My first Lab was Ernie. Ernie was intended to be a working dog who’d stay in a lot and not in the house. I trained him for basic obedience and retrieving and he was steady to wing and shot and a good retriever with a great nose. He was a great dog and by the time he was a year old, he’d manipulated me into keeping him in the house. He slept in my bedroom but didn’t travel with me. My life situation changed with a divorce and suddenly, Ernie was my constant companion. Our relationship changed from boss and employee to boss with trusted employee. We traveled together; he rode in my car and stayed in motel rooms with me. We hunted and fished and did everything together but I was still the boss. Ernie wasn’t a perfect dog but he was the best dog I’d ever owned and in some ways, he was closer to me than anyone human.
By the time Ernie was ten years old, Cherie and I were married and Ernie was beginning to show his age. He had some arthritis problems and I was concerned with his well-being. As strange as it sounds, I began doing things because he enjoyed them. Oh, I enjoyed shooting planted quail on a game preserve but mostly, I enjoyed watching Ernie hunt them. I began arranging hunts that worked well for him. I did allow him to make long retrieves but I made sure it was easy for him to climb back into the boat and that he didn’t have to jump down from tailgates or high places. There was little need for discipline on my part and I almost never corrected him. I was a lot more forgiving. We were no longer boss and employee; we’d progressed to friends with a common goal.
By the time he was twelve, we were fixing his meals especially for him. He lived on rice and Alpo slices dog food. It looked good enough for me to eat. By then, he had lost his hearing and I was lifting him into the truck and lifting him down to protect his sore joints. We continued to hunt and fish, but I was careful to make sure he had fun and didn’t come home too sore or worn out. Our relationship was one of caretaker with a beloved but fragile friend. It was that way until the day I decided life was just not fun for him anymore and I made the tough decision to end our relationship in this world. I still miss him every day.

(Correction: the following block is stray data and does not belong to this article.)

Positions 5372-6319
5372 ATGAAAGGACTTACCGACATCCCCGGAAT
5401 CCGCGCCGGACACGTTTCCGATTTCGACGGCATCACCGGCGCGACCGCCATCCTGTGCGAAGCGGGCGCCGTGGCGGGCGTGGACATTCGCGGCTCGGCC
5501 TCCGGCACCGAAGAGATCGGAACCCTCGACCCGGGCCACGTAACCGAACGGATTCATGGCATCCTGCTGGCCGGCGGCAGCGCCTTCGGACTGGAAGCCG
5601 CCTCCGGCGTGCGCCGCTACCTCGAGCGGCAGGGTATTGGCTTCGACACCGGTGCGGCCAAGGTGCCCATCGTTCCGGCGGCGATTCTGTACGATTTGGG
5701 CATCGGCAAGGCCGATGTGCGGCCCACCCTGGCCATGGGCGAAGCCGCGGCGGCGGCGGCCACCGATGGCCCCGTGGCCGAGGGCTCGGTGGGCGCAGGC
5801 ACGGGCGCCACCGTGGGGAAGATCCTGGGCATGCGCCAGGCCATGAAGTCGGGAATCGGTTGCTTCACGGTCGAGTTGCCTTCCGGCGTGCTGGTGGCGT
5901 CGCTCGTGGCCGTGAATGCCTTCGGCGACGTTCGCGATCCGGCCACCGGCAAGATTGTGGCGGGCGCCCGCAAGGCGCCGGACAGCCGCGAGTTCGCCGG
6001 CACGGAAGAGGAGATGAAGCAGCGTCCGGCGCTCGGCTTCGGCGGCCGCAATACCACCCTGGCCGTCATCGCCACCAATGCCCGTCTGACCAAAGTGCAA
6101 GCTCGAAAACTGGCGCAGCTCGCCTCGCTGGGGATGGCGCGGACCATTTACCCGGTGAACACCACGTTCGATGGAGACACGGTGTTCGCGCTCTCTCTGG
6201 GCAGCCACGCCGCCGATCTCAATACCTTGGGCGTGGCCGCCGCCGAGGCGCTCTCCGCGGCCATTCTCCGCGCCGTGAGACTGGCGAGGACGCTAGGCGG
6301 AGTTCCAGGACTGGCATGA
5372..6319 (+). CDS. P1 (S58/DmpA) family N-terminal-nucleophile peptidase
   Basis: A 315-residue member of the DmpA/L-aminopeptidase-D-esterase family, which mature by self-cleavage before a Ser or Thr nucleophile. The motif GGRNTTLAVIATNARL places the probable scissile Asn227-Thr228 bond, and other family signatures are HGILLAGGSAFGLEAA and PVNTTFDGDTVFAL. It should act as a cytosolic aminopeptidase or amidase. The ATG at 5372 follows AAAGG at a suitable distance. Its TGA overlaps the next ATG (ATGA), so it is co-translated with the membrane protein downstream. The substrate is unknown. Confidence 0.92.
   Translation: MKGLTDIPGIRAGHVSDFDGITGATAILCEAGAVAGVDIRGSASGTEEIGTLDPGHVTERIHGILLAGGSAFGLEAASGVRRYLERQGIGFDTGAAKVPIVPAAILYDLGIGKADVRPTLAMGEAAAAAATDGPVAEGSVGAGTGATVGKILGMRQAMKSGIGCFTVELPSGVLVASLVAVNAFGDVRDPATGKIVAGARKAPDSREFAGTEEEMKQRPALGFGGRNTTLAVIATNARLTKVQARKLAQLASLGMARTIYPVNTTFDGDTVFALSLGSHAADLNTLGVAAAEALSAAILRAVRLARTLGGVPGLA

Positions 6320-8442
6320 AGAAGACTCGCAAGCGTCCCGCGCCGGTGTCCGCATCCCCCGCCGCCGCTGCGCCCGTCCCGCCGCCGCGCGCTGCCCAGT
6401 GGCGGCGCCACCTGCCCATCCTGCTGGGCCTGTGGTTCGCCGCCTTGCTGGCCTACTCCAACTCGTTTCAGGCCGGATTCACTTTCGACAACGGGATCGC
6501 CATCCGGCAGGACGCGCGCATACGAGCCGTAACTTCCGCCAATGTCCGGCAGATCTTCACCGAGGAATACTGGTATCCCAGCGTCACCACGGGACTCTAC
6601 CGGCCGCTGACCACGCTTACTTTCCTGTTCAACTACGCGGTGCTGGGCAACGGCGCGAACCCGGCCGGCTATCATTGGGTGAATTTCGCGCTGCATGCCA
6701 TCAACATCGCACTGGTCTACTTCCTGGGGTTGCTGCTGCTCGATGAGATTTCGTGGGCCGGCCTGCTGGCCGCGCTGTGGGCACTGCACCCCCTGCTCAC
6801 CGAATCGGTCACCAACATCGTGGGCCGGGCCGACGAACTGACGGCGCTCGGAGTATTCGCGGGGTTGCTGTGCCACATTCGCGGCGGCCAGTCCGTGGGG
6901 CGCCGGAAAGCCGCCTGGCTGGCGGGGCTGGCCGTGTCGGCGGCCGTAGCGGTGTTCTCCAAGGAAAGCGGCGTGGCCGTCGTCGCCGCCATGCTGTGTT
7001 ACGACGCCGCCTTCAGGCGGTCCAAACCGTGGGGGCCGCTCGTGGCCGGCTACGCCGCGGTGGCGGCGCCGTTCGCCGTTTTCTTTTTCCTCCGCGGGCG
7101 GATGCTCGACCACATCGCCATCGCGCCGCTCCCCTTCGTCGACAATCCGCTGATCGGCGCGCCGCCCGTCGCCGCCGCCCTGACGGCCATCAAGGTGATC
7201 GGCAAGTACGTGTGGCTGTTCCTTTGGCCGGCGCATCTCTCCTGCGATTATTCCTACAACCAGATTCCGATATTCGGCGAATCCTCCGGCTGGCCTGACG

I know I write a lot about training dogs and the importance of having a trained dog. It makes life better for both man and dog but don’t feel obligated to make you relationship with your dog anything more or less than what you want it to be.
Dick Jones is an award winning freelance writer living in High Point. Larry is a five year old Fox Red Labrador retriever. Dick’s a member of the board of directors of the Southeastern Outdoor Press Association. If you’d like to have him and Larry speak to your group, they can be reached at email@example.com
The High Point Chapter of Ducks Unlimited will be holding their annual DU Banquet coming up on the 9th at Showplace starting at 5:30 pm lasting until roughly 10pm. Food will be catered by Pepper Moon and there will be an Open Bar stocked with beer, wine, and liquor.
Raffle and auction items include: a Big Green Egg, an oyster steamer, the DU gun of the year, a 1911 pistol, along with shotguns, rifles, duck hunts, and lots and lots of other Duck related things you might want in your house.
Below you’ll find the link to the event on DU’s website. You can purchase tickets there online, contact me, or contact Ryan Perry or any of the other committee members and they’ll will make sure you get what you need info or ticket wise.
To Purchase DU Banquet Tickets Online: http://www.ducks.org/north-carolina/events/30461/2013-high-point-ducks-unlimited-banquet